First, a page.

Recall, it was raining when we put them up, and the temperature dropped to subzero readings during the preceding night. The temperature did not rise to more than +5F or +10F during the day. The first problem was getting the tent pegs out of the ground. To do this under normal circumstances one simply opened his entrenching tool (shovel) to a 90-degree angle, and used it something like you would a claw hammer to remove nails. Unfortunately, the ground had frozen solid, and it was like the pegs were embedded in solid concrete! The pegs were pointed on one end and T-shaped on the other end. You put the back of the entrenching tool under one of the T ends, and pried up. In our case, most of the ends simply peeled off like we were cutting soft butter, and a lot of tent-peg pieces were left in the ground.
The next problem was unbuttoning the frozen buttons holding the two halves of the tent together. Even after doing that we had to kick the tents down and apart to separate them! The tent pegs and tearing down the tents turned out to be the easiest part! We absolutely could not roll the tent half no matter how hard we tried. The best we were able to manage was to basically fold it in half once, then fold it in half again (stomping it down with our own body weight to make the pieces flatten together) and carry it like a large piece of wood under our arms!
We sneaked into our warm barracks, and that should have been a happy end to our experience. However, the post commander (the hero of Pork Chop Hill in the Korean War—not known for being in the warmest climate on earth) heard about our sneak return to the barracks, and after calling the other companies back in, ordered our company back out into the field for another night. Why he couldn't have penalized our company commander and not us is one of the mysteries of the universe.
Although I tried not to spend too much time in the warm-up tents, I inhaled enough coal smoke to cause an upper respiratory infection (Army-speak for a sore throat). I lived with it for a few days until a not particularly essential training exercise came up. Anyone in basic training lived in deadly terror of being “recycled”—failing the course and going through basic, starting at the beginning, a second time. Well, the best laid plans of mice and men, and all that sort of thing. I went on sick call to a local medical unit. In the unheated unit, they took the temperature of all of us on sick call that morning. Turned out that if a person's temperature exceeded 101 degrees, or something like that, they were admitted to the hospital. All I wanted was some throat lozenges, but in the military scheme of things, that would have been too easy. We went on sick call about 7:00 a.m., the “service” didn't open until about 9:00, and those of us with high temperatures had to wait another three hours for an ambulance to take us to the hospital to be admitted. The hospital was only two or three blocks away, but we were not permitted to walk. That meant that those of us who were so sick that the army thought we should be in hospital had to sit in that unheated room for around five hours total before an ambulance came to take us the short distance to the hospital.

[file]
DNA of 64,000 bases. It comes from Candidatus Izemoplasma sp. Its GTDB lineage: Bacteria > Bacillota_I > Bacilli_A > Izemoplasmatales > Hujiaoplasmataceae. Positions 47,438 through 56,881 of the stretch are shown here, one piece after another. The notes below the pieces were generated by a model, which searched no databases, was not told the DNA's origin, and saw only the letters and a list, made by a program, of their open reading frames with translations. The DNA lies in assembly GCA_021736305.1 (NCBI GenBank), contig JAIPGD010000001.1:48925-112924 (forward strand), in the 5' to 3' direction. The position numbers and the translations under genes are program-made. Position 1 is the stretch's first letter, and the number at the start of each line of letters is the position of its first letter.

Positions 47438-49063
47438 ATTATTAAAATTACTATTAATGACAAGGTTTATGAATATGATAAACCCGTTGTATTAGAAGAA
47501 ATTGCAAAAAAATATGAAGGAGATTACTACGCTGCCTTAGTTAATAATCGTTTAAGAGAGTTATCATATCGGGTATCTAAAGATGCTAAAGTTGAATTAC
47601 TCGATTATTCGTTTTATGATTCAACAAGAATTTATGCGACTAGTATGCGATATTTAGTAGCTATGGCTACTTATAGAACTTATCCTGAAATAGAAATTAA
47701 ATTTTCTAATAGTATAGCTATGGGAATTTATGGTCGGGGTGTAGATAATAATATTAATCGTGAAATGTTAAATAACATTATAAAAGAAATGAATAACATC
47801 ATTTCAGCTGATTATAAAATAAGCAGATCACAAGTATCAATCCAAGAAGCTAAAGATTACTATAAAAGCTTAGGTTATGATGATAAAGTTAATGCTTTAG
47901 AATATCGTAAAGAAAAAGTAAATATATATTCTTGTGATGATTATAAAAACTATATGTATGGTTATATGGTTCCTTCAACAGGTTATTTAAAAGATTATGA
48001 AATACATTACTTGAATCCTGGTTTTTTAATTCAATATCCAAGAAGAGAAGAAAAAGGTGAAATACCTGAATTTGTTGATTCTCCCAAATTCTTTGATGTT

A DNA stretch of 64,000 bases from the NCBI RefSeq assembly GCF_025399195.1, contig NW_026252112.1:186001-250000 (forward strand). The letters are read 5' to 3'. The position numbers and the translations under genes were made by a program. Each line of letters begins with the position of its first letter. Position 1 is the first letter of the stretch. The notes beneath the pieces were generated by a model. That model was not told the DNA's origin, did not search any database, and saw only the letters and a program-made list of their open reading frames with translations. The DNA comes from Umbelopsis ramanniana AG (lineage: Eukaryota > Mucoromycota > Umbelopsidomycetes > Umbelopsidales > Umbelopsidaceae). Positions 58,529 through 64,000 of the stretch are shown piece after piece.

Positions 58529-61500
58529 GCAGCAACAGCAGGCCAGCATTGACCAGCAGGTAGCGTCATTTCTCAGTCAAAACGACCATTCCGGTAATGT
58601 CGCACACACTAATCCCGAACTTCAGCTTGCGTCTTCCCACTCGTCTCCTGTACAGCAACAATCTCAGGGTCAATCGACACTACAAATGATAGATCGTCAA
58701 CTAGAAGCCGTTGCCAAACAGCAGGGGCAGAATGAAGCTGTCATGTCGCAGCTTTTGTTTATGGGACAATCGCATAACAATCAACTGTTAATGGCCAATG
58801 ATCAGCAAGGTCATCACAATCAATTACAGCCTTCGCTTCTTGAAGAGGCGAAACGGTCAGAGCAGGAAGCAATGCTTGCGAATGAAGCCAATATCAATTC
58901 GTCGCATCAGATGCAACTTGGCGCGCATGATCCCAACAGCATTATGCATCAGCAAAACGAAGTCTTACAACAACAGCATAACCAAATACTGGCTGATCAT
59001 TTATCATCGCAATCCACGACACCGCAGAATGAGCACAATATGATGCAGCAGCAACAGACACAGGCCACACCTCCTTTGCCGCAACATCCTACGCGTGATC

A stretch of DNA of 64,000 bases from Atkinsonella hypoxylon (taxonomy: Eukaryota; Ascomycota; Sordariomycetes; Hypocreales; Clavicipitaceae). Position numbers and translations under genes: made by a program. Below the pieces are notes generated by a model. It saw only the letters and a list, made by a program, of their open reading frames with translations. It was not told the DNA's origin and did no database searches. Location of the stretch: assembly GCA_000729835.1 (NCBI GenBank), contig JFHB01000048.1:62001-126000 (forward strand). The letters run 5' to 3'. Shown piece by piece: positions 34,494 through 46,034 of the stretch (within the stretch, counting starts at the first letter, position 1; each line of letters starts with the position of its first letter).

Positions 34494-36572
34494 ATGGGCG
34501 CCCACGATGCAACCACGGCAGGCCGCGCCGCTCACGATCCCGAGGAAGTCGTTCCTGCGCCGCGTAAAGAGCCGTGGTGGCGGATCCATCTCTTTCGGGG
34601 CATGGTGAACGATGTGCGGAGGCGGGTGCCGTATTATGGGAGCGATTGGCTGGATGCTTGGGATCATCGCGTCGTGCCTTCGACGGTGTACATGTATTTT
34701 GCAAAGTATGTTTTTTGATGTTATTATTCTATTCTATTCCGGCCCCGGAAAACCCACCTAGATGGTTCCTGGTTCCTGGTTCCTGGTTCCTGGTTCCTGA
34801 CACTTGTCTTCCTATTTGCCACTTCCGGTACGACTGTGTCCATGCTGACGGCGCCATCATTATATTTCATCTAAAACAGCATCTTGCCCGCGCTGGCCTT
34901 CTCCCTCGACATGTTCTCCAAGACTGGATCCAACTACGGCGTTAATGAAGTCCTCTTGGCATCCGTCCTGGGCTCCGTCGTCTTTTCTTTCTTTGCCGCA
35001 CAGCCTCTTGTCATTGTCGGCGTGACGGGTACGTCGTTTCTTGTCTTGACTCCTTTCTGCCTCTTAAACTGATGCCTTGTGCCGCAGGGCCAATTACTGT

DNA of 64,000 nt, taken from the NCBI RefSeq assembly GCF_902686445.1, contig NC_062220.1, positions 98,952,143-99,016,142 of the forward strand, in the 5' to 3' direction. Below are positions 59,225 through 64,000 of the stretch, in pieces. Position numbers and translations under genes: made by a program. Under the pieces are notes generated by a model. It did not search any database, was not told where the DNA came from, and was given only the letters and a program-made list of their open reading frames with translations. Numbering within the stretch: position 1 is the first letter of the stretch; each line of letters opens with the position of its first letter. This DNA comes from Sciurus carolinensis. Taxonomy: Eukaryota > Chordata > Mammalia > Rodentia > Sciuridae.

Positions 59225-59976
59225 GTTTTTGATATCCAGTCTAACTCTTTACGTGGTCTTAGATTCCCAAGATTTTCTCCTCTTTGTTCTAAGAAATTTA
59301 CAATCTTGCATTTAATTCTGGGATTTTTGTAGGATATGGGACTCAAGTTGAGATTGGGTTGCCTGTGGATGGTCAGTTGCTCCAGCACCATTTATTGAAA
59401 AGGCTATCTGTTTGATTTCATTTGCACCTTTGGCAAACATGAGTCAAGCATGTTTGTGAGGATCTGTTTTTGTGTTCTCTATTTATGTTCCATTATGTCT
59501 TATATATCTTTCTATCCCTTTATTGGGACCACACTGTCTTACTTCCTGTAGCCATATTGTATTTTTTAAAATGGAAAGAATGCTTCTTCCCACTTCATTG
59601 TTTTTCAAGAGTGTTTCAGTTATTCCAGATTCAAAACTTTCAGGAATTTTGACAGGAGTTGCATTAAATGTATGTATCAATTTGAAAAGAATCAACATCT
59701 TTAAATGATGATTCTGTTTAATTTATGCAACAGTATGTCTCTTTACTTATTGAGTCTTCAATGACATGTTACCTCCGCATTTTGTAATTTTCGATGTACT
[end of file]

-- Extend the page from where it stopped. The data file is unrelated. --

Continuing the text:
I guess on the preceding note, I should mention that there is “the right way”, “the wrong way”, and “the military way” of doing things. The military way could also be termed, in my opinion, “the really, really wrong way”!
Having been admitted to the hospital, and stuck in a ward with about 40 or 50 other guys, I waited for some treatment for my sore throat and, by now, congested lungs. And I waited, and waited, and waited… Turned out their treatment for upper respiratory infection was to take our temperatures at 6:00 a.m., noon, and 10:00 p.m. each day. Absolutely no medication was prescribed or given, and I do not even remember being examined by a doctor. A PX (Post Exchange) cart was wheeled into the ward each day, and the patients could purchase snacks and candy from it. I learned that Life Savers were very beneficial for soothing my throat, and that's the only way I got any relief. Another thing I finally learned was that the powers that be were waiting for my temperature to drop below a critical level (I don't know, now, maybe below 100), and remain there for six readings in a row, in which case I would be discharged.
I knew that by this time I was missing “trainfire”—learning the proper positions to fire while standing, lying, kneeling, etc., and the rifle range itself (although I eventually earned an expert medal for rifle fire). I just knew that I was going to be recycled! I also knew that in very short order training would be halted for two weeks over the Christmas and New Year's holiday. We could stay on base or were permitted to take leave. I sure did not want to be recycled, and I sure wanted to get away from that place for two weeks. To get discharged from the hospital, I started holding ice under my tongue for a half hour prior to each temperature reading. It worked, and after about a total of 10 days in the hospital I was discharged.